Poster Display Dates and Hours
- · Poster notification letters indicating board numbers will be sent to authors in
Saturday, May 21 and remain on the board.
- Posters must be placed on the assigned poster board number from 1600 – 1900 on
- · Poster material must be removed from the board between 1600 –1630 on Tuesday, May 24.
Monday, May 23 from 800 – 1830; and Tuesday, May 24 from 800 – 1600.
- · The poster area will be open for viewing Sunday, May 22 from 800 – 1830;
- · Authors should be at their poster for presentation and discussion as follows:
Sunday, May 22
Authors of EVEN numbered poster boards present 1700 – 1830
Monday, May 23
Authors of ODD numbered poster boards present 1700 – 1830
Tuesday, May 24
ALL Authors present 1515 – 1600
- Recording (photographing, audio taping or videotaping) any presentation/session is PROHIBITED, except by individuals authorized by ISAC or by first authors who want to photograph their own poster presentation.
Poster Presentation Guidelines
Posters should be readable by viewers five feet away. The message should be clear and understandable. The following guidelines have been prepared to help improve the effectiveness
of poster communication.
1. Initial Sketch - Plan your poster early. Focus your attention on a few key points. Try various styles of data presentation to achieve clarity and simplicity. Does the use of color help? What needs to be expressed in words? Suggest headlines and text topics.
2. Rough Layout - Enlarge your best initial sketch, keeping the dimensions in proportion to the final poster (see diagram). Ideally, the rough layout should be full size. A blackboard is a convenient place to work. Print the title and headlines. Indicate text by horizontal lines. Draw rough graphs and tables. This will give you a good idea of proportions and balance. Ask associates for comments. This is still an experimental stage.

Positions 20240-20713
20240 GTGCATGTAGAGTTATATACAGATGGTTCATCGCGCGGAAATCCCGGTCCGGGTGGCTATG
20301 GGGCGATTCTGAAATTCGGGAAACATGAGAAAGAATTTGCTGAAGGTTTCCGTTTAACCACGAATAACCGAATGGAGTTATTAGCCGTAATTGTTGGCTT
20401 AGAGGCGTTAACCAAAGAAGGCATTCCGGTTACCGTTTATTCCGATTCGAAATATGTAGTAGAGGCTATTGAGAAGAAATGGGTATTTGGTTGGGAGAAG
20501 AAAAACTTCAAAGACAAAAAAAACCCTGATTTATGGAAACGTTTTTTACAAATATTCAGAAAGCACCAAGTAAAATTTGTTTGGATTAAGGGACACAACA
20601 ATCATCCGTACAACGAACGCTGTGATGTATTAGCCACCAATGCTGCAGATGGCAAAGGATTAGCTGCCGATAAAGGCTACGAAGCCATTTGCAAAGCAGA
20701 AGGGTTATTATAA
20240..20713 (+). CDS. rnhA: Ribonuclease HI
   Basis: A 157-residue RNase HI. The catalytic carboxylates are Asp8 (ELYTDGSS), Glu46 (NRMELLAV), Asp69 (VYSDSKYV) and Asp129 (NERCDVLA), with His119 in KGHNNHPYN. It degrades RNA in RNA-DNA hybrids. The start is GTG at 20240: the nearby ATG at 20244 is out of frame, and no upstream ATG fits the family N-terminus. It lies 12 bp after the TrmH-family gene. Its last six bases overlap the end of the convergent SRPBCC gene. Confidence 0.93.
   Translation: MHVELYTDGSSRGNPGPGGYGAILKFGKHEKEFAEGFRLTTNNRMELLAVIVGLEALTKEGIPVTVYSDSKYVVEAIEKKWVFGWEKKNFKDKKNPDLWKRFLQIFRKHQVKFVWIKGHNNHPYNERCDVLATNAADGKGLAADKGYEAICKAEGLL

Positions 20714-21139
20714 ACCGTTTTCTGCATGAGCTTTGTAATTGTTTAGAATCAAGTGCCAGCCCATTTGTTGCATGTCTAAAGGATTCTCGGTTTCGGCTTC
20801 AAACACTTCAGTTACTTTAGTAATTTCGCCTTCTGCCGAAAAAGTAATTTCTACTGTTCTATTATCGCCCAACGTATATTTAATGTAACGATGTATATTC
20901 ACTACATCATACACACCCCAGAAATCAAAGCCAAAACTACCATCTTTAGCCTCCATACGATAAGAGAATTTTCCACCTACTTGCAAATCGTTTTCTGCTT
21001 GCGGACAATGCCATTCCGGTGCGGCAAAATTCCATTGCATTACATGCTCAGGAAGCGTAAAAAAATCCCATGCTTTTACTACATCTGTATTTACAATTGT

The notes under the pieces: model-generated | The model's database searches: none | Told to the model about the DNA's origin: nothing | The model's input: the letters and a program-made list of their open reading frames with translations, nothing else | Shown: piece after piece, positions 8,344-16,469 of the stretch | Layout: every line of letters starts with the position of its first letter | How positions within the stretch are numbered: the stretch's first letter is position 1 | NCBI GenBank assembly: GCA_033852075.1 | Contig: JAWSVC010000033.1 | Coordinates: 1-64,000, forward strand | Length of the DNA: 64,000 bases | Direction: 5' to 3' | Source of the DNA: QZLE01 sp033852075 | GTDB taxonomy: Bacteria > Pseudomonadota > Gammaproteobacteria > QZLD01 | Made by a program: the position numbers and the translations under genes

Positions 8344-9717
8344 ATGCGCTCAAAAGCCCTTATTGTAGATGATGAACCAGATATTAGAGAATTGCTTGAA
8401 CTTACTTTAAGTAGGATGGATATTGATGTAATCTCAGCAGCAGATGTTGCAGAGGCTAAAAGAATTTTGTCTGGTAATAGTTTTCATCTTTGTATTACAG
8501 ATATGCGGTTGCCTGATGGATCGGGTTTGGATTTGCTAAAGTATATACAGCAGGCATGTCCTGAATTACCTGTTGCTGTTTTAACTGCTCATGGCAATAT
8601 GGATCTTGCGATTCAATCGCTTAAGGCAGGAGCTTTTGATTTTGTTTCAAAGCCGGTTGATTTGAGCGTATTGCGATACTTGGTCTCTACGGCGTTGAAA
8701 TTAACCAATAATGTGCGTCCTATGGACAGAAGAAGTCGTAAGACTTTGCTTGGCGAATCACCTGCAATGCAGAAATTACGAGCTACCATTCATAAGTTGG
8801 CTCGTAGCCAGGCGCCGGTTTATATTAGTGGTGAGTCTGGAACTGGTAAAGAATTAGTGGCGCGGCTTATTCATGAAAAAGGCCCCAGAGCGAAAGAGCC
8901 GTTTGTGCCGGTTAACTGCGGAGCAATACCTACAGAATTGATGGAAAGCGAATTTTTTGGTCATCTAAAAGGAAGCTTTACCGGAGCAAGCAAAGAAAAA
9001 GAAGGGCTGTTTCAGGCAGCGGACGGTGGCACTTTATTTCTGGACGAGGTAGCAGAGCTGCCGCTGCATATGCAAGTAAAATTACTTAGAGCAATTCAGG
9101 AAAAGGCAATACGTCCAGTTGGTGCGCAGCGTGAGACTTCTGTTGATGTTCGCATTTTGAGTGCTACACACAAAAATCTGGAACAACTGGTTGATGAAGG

3. Final Layout - The artwork is complete. The text and tables are typed, but not necessarily enlarged to full size. Now ask, is the message clear? Do the important points stand out? Is there a balance between words and illustrations? Is there spatial balance? Is the pathway through the poster clear?
4. Balance - The figures and tables should cover slightly more than 50% of the poster area. If you have only a few illustrations, make them large. Do not omit the text, but keep it brief. The poster should be understandable without oral explanation.
5. Topography - Avoid abbreviations, acronyms, and jargon. Use a consistent font throughout. An 81/2" x 11" sheet of paper enlarged 50% makes the text readable from five feet.
6. Eye Movement - The movement (pathway) of the eye over the poster should be natural, down the columns or along the rows. Size attracts attention. Arrows, pointing hands, numbers, and letters can help clarify the sequence.
7. Simplicity - Resist the temptation to overload the poster. More material may mean less communication.
8. Push Pins – You are required to bring your own push pins for mounting your poster on the board.
The poster-board surface area is 44 inches (1.1m) high and 66 inches (1.7m) wide. Prepare a 6 inch (0.15m) high headline strip that runs the full width of the poster. Include the title, authors, and affiliations on the strip in letters not less than 1 inch (2.54 cm) high. Post a large-typed copy of your abstract in the upper left-hand corner, including the program number (this is found in the Program and may be entered at the meeting).